I’m going to confess something at this point that I’m not entirely proud of. At that moment, even though at this point I knew that someone was down on the ground, possibly very hurt, and that I had witnessed (at least in part) what had happened; part of me just wanted to keep walking. To keep walking so that I could get home. To walk away and pretend I had saw nothing so that the rest of my evening would not be ruined. So I could get home early. So I could stay relaxed, go home and get the sleep I so desperately need right now.  And I’m not proud of that. I even rationalised walking away in such a way that it wasn’t until later when I could reflect that I even realised how much I had been rationalising. As I stood there, I was thinking: “There are lots of other people here, and they aren’t making emergency type movements… I’m sure it isn’t as bad as it looks.”   That was the kind of thinking I was doing without even realising what I was thinking. Self-preservation at it’s finest hour: “Get me out of here, and here are a few good reasons why I can go.” Thanks, brain.

But then I saw the most horrific thing. And stayed.

The cab driver (and his passengers) still hadn’t left the cab. But then, and I still can’t believe I saw this, that son of a bitch reversed the cab, drove around the body, and continued to the station doors.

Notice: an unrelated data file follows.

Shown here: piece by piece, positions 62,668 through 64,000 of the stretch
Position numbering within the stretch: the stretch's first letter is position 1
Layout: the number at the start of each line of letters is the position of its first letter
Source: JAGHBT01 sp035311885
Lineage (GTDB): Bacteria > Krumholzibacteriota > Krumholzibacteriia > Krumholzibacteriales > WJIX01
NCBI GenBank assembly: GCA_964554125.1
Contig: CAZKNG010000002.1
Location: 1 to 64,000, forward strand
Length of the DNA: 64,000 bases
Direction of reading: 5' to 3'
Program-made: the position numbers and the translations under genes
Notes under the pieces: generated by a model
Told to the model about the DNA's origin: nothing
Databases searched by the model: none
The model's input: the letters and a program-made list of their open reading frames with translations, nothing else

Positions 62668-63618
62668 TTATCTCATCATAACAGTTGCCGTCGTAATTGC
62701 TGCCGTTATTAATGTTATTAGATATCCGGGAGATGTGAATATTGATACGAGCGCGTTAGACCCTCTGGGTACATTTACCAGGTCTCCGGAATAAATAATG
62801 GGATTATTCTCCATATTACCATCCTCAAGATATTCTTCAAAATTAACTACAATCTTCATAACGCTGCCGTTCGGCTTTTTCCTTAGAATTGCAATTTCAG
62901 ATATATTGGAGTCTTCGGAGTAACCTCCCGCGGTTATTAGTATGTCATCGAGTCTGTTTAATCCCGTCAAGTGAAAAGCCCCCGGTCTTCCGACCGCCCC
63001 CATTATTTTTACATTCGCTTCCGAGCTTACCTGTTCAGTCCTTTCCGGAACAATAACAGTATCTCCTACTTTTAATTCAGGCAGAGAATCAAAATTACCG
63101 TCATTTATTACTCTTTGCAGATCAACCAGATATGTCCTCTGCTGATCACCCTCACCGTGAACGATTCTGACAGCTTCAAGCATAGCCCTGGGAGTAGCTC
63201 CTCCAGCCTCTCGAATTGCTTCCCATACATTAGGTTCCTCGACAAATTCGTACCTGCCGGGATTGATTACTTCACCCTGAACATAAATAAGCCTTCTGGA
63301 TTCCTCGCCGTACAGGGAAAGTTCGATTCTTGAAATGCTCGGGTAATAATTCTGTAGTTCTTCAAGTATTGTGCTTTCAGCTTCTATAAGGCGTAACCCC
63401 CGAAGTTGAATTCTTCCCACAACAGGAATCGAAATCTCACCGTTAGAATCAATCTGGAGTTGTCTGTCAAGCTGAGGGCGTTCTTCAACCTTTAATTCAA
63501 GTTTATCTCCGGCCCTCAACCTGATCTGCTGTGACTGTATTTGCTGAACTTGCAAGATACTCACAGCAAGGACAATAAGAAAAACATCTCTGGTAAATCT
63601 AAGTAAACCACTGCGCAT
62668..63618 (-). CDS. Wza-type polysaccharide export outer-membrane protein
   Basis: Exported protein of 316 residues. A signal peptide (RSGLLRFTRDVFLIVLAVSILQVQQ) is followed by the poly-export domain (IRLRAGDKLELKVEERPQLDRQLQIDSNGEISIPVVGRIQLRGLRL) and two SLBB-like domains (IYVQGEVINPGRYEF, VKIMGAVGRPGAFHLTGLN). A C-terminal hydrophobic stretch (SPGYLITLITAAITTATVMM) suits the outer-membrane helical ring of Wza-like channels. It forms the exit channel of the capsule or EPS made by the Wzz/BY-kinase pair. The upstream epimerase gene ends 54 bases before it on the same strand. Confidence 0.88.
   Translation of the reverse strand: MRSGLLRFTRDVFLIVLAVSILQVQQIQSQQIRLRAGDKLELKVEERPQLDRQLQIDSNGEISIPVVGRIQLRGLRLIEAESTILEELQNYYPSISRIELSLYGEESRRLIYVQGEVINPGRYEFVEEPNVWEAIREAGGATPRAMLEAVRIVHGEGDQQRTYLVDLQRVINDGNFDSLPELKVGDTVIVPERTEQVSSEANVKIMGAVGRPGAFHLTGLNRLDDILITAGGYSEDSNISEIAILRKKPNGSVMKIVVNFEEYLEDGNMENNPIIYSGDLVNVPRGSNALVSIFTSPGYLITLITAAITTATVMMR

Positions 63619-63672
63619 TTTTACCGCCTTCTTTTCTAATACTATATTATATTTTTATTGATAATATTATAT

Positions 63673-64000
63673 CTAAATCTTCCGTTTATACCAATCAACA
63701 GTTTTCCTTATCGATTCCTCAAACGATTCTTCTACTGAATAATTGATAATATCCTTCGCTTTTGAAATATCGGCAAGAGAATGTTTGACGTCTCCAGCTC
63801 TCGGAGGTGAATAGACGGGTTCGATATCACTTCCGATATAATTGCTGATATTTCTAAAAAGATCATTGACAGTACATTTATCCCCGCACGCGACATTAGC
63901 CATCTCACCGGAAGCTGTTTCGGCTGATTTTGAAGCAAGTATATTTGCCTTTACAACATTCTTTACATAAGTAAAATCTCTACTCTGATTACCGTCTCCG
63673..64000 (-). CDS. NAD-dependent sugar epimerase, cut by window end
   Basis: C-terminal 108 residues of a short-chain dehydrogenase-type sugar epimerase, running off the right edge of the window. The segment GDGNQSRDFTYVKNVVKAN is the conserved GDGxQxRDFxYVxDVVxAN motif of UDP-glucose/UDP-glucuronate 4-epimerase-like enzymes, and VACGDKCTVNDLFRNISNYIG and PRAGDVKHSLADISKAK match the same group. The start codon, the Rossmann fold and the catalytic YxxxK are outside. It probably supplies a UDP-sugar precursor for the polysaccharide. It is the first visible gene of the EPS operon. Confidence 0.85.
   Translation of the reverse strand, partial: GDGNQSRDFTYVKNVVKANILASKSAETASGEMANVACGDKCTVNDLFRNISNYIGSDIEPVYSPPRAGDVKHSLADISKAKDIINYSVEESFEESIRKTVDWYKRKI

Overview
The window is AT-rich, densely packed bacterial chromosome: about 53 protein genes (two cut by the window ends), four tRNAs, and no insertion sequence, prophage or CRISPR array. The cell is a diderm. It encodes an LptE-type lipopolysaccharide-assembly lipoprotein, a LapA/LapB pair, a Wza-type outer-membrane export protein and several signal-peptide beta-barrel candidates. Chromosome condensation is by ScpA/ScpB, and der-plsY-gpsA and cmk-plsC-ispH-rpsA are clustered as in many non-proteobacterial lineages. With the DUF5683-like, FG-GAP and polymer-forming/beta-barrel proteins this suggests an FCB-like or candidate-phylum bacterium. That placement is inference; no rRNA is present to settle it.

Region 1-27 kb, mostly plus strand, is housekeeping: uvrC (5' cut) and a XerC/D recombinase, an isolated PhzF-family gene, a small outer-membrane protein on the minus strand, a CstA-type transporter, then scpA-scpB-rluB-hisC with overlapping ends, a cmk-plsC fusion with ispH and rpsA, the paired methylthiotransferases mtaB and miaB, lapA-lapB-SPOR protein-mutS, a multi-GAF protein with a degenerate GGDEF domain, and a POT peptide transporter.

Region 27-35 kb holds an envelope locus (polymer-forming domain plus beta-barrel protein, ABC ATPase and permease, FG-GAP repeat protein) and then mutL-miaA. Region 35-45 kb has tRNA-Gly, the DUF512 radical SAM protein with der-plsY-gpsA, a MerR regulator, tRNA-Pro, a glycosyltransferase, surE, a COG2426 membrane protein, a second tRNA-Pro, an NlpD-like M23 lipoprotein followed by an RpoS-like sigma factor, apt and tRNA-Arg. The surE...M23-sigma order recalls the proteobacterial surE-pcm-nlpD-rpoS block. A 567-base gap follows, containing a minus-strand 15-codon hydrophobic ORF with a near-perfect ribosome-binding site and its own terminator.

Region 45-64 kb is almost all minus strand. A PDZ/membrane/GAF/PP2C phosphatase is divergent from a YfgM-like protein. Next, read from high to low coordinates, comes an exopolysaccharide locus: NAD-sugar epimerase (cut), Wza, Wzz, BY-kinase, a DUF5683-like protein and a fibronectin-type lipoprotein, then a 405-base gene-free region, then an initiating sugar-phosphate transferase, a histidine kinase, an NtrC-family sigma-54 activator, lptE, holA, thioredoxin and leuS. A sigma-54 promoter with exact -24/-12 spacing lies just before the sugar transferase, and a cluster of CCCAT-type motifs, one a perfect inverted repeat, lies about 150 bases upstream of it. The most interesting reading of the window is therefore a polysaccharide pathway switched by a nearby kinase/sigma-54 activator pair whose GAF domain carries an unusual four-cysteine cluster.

He reversed, drove around the body, and kept going.

That’s when I decided to involve myself. Because that is not right. That’s just not right. Someone was hurt – whether badly or not was yet to be decided. But that driver had done wrong, and wasn’t owning up to it. He wasn’t taking responsibility. He wasn’t going to do anything about it. It was making my insides churn. It still is. What a horrible, horrible man.

I followed the cab, and took a couple of pictures of the licence plates. I wasn’t the only one. This may be the only time I’m honestly grateful for smartphones, for cameraphones. It allows people to record what is happening to ensure human beings don’t get away with being dreadful to other human beings.